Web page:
Sunday, June 04, 2023

Ten essential works of Northern Irish literature

Alexander Poots was born in London in 1985. After studying at the University of Manchester and Magdalen College, Oxford, he worked as a bookseller.

The Strangers’ House: Writing Northern Ireland is his first book.

He lives in Belfast.

At Publishers Weekly Poots tagged ten works with the "tact, nuance, and deep historical understanding" essential to capturing the "predicament" (Seamus Heaney's term) that is Northern Ireland. One title on the list:
Milkman by Anna Burns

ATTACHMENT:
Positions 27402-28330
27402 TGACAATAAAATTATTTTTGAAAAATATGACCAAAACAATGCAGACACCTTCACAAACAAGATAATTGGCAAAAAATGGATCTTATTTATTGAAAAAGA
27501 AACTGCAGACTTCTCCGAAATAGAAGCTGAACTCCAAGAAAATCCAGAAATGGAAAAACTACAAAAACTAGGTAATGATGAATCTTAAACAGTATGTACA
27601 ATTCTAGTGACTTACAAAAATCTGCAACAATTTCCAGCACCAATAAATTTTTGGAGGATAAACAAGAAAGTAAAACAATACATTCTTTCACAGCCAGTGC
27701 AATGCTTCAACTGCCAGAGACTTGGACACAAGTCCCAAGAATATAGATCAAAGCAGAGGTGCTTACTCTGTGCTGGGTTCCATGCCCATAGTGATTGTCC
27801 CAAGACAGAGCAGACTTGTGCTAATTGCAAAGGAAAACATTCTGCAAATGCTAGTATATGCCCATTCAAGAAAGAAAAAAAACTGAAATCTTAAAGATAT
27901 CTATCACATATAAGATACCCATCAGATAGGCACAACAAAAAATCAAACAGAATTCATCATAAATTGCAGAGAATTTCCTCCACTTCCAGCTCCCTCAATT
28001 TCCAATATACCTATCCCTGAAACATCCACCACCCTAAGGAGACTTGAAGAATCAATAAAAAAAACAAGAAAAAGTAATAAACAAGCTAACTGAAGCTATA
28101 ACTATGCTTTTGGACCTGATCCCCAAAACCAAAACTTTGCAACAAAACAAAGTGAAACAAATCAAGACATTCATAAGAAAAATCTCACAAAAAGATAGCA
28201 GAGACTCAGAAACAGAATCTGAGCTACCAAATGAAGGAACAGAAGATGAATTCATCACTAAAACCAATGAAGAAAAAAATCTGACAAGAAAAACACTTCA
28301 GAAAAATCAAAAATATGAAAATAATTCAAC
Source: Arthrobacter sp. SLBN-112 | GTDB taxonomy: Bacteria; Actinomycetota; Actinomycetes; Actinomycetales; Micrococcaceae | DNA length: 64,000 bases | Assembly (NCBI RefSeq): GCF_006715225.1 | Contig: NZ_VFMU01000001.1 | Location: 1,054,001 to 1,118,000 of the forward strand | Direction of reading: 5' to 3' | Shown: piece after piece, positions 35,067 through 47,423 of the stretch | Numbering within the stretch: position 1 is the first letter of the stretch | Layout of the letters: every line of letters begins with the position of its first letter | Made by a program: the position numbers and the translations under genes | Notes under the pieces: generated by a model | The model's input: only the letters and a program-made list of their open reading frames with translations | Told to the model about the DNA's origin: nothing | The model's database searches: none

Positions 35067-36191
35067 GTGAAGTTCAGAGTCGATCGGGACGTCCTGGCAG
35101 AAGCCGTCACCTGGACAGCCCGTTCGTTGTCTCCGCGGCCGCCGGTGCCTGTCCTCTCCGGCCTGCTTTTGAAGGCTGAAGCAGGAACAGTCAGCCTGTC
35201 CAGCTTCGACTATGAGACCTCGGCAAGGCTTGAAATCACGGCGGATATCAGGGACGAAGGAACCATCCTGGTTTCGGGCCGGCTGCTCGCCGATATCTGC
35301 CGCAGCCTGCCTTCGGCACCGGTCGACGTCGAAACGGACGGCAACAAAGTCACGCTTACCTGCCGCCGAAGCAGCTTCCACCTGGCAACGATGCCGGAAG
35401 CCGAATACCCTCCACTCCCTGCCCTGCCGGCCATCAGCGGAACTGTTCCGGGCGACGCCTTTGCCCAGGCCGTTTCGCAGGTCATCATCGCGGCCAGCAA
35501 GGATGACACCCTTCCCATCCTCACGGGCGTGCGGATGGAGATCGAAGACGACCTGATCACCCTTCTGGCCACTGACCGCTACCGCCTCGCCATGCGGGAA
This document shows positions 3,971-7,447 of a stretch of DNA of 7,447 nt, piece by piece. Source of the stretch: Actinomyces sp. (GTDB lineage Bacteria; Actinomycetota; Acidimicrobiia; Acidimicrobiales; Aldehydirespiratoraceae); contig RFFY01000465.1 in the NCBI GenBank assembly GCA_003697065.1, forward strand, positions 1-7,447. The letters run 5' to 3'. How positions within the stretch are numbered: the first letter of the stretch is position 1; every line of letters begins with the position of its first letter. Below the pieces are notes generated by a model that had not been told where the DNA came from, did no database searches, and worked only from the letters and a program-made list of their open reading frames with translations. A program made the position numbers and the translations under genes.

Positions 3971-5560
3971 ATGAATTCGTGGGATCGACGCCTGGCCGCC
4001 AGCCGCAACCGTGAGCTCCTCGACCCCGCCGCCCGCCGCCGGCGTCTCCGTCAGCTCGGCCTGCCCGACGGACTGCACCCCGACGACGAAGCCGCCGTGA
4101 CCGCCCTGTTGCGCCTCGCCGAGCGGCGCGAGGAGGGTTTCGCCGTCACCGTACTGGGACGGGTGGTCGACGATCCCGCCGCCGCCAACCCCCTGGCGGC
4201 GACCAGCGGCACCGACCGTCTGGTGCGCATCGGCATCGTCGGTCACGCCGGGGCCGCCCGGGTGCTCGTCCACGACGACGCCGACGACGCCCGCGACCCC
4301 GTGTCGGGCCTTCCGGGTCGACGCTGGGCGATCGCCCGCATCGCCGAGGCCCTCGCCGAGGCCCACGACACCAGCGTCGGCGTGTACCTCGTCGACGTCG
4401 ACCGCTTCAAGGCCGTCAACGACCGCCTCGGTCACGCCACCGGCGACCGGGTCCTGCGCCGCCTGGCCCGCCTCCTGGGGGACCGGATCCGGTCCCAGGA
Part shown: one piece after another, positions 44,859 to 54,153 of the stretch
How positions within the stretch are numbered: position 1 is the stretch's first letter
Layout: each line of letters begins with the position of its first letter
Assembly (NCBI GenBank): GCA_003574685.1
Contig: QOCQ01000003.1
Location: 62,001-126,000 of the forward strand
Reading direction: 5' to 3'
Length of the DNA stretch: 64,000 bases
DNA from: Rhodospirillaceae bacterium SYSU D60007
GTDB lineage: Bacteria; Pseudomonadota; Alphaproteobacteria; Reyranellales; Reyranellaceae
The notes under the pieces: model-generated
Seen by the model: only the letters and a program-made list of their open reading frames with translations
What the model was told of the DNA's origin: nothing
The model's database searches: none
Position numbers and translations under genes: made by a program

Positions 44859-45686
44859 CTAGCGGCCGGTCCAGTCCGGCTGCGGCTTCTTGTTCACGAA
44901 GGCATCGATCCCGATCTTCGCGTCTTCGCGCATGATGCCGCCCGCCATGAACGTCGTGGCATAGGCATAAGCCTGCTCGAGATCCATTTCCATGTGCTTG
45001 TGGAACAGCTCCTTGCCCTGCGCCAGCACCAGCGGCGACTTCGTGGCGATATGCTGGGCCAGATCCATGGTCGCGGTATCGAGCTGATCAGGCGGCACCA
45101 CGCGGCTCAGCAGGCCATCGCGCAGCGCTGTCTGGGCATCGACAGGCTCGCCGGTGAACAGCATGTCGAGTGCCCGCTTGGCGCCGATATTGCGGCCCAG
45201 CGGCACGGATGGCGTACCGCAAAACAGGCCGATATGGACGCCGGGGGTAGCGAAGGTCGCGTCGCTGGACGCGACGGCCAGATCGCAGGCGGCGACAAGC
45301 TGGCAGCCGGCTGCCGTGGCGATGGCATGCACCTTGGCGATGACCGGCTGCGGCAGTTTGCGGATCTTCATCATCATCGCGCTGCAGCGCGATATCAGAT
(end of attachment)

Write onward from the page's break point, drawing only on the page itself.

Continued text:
No one—well, almost no one—has a name in Burns’s glorious black comedy. The narrator is middle sister. There's also first sister, and Somebody McSomebody, and tablets girl. The place is unnamed, too, though it is Belfast, or a kind of Belfast. Middle sister—bookish, wry, blunt—describes her claustrophobic world, a place in which people are ruled by gossip and violence. It’s a compelling premise, but it could have become too abstract in the wrong hands. Burns makes the reader care, but crucially, she also makes the reader laugh. Despite the subject matter, this book is a scream—and a worthy winner of the 2018 Man Booker Prize.
Read about the other entries on the list.

--Marshal Zeringue